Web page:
For Marcus Smart and the Boston Celtics, Thursday night proved to be about much more than just defeating the Golden State Warriors.
It marked the first game back at TD Garden since the tragic death of Los Angeles Lakers legend Kobe Bryant last Sunday. The Celtics had been a part of a couple of tributes on the road already, but the team made sure to honor Bryant in its own special way at home.
After the 119-104 victory, Marcus Smart couldn?t help reflecting on the daunting task of defending the five-time NBA champ the last time the two teams competed.
?For me, it was ‘This is Kobe,’ like the fact that I?m on the court with him, to watch him up this close and even have an opportunity to guard him for a stint, I?m not going to lie, I was shaking in my shoes,? Smart said with a smile. ?You know, I?m a good defender, but you can?t guard that guy.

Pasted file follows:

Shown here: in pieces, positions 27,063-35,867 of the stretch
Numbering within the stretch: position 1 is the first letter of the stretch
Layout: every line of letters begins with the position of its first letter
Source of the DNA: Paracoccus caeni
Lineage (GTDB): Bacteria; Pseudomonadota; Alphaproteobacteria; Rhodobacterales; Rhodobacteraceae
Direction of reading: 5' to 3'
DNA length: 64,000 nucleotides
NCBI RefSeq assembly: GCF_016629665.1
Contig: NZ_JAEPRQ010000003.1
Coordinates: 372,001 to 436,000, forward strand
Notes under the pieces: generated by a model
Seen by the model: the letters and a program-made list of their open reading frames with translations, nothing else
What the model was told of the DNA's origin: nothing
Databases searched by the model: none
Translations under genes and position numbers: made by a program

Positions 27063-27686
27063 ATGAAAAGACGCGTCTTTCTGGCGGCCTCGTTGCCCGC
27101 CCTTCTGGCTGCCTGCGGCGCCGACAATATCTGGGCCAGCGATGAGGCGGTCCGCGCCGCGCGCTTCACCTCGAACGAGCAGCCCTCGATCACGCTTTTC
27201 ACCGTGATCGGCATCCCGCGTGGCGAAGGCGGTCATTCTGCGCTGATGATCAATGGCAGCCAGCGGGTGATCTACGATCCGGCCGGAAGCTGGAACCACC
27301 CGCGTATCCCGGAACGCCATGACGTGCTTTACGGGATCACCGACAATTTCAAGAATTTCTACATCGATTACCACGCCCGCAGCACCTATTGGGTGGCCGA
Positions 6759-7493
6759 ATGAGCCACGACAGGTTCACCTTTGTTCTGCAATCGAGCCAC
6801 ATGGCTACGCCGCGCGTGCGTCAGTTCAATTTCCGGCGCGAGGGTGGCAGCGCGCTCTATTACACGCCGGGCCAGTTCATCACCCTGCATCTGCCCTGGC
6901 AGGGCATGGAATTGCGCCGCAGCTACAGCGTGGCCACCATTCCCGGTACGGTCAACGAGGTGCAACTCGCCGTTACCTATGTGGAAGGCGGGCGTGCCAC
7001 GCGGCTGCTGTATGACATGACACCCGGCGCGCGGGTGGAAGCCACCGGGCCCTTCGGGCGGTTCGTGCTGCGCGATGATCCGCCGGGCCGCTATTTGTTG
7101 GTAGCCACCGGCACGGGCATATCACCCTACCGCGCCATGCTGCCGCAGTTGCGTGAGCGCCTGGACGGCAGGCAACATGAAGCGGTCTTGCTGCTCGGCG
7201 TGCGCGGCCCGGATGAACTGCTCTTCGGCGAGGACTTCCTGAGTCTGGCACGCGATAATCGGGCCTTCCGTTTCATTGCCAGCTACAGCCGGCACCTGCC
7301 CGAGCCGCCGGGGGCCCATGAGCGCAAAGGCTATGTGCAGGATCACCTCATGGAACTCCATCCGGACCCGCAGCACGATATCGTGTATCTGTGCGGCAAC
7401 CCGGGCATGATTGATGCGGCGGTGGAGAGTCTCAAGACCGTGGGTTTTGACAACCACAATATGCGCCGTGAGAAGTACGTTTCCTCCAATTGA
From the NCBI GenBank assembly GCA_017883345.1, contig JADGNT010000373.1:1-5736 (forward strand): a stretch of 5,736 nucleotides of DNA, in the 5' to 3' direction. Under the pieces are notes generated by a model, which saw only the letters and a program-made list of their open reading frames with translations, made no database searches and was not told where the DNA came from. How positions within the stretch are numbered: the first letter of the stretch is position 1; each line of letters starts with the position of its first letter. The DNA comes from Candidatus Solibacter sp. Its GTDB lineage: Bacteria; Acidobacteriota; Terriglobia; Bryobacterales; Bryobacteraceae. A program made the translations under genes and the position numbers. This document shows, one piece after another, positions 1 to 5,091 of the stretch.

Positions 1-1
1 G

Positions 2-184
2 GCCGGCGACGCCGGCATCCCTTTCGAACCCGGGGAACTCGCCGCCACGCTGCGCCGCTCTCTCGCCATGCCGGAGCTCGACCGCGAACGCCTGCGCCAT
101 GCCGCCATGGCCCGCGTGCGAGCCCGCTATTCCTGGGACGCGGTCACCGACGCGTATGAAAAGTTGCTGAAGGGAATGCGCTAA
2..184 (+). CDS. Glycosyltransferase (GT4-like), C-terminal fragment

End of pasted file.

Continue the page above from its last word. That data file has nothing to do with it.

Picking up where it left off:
?It was incredible and I mean, it?s sad. And I know myself and the NBA family is really mourning this and it hurts. We all grew up watching Kobe and he like lit the pathway for us to believe in ourselves and to go out there and understand that we have a blessing and a gift and a craft that we need to hone it and do everything we can to take full advantage of it. So for us, Kobe was everything.?
Marcus Smart reflects on the last game that he faced Kobe pic.twitter.com/yT6d3Zcg72
— Celtics on NBC Sports Boston (@NBCSCeltics) January 31, 2020
Jayson Tatum echoed that message about Bryant?s impact when the 21-year-old forward found out he had been named an NBA All-Star reserve. It wasn?t so much about the accolade as it was his personal connection to Bryant, an 18-time All-Star.